After Amazon workers successfully unionized at a warehouse in Staten Island, New York, a flood of Amazon workers across the country contacted the union about organizing their own workplaces, according to the union’s president.
Amazon Labor Union (ALU) leader Christian Smalls wrote on Twitter on Tuesday that workers at over 50 locations have contacted the union since their win on Friday.
“Since we WON [ALU] has been contacted by workers in over 50 buildings nationwide, not including the several buildings overseas and counting,” Smalls said.
Workers at the JFK8 warehouse in Staten Island voted in favor of unionizing with a 55 percent “yes” vote. The union won by over 500 votes, with a vote count of 2,654 to 2,131. Over 8,000 employees work at the warehouse.
It was a stunning win for ALU, an independent union that was formed last year with no affiliation to a major organization. Smalls said it was the leadership of the union’s organizing team that brought them the victory, and sarcastically thanked Amazon CEO Jeff Bezos for the win.
“We want to thank Jeff Bezos for going to space, because when he was up there, we was signing people up,” Smalls said in a speech after the victory.
ALU is also in the process of organizing LDJ5, a second warehouse in New York City. About 1,500 employees work at LDJ5; those workers will soon get their own union election after filing for one in February.
When workers in Bessemer, Alabama, began unionizing with the Retail, Warehouse and Department Store Union (RWDSU), the RWDSU similarly said that over 1,000 workers had contacted the union about organizing last year.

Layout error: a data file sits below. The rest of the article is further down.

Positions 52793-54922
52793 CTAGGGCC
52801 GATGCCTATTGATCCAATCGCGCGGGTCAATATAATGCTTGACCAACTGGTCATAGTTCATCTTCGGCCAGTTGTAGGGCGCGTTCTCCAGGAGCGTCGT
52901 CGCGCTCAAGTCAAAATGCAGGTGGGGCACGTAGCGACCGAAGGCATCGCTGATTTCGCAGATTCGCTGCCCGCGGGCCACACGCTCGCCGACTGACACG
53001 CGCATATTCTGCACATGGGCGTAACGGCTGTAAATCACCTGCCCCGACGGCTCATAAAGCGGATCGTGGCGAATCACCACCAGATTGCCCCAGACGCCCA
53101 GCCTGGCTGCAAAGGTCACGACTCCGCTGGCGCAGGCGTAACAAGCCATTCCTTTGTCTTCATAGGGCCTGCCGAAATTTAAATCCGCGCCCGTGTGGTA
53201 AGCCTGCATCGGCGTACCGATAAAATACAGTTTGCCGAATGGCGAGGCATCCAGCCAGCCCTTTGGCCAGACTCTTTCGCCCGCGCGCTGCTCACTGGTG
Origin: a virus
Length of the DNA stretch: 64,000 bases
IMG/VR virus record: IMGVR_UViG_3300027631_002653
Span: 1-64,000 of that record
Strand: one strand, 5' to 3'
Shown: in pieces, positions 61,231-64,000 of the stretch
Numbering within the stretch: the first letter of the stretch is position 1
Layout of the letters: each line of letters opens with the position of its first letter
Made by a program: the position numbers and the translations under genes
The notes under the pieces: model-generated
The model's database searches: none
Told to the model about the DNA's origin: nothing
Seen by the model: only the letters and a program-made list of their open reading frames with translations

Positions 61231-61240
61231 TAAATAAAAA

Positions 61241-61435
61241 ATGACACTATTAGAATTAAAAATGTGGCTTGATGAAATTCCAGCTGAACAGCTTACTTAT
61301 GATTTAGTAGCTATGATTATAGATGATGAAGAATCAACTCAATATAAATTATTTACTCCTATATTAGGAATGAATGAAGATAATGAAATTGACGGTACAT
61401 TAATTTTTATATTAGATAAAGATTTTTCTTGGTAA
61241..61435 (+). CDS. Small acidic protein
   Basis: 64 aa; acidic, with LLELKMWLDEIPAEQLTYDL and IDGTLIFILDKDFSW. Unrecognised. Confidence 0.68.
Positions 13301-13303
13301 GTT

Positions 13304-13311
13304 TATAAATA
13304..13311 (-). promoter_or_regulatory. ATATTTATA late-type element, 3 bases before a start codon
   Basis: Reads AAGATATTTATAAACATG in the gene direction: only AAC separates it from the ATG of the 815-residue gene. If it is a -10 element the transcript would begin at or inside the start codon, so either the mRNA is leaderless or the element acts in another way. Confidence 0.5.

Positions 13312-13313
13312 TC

Bessemer workers’ first attempt at unionizing failed; the National Labor Relations Board (NLRB) ordered a second union election for the warehouse because Amazon illegally interfered with the first campaign, the labor board said. The results of the second election, which the NLRB began counting last week, were too close to call on Friday. The final result will come down to roughly 400 challenged ballots, the eligibility of which will be determined by the NLRB in the coming weeks.
However, the fact that workers are eager to contact the union is an indication that the union campaign may spread to Amazon warehouses and workplaces across the country, especially now that workers in New York have shown that it can be done despite aggressive union busting from the company.
As the labor movement undergoes a resurgence, public support for unions is growing. A Gallup poll found last year that support for labor unions in the U.S. is at 65 percent, the highest point since 1965.
Still, the path ahead for ALU may be difficult. As labor reporter Steven Greenhouse noted in The Atlantic, ALU’s independent status is part of its strength but could also be a weakness if the union isn’t able to gather enough resources and infrastructure to be able to organize other warehouses.
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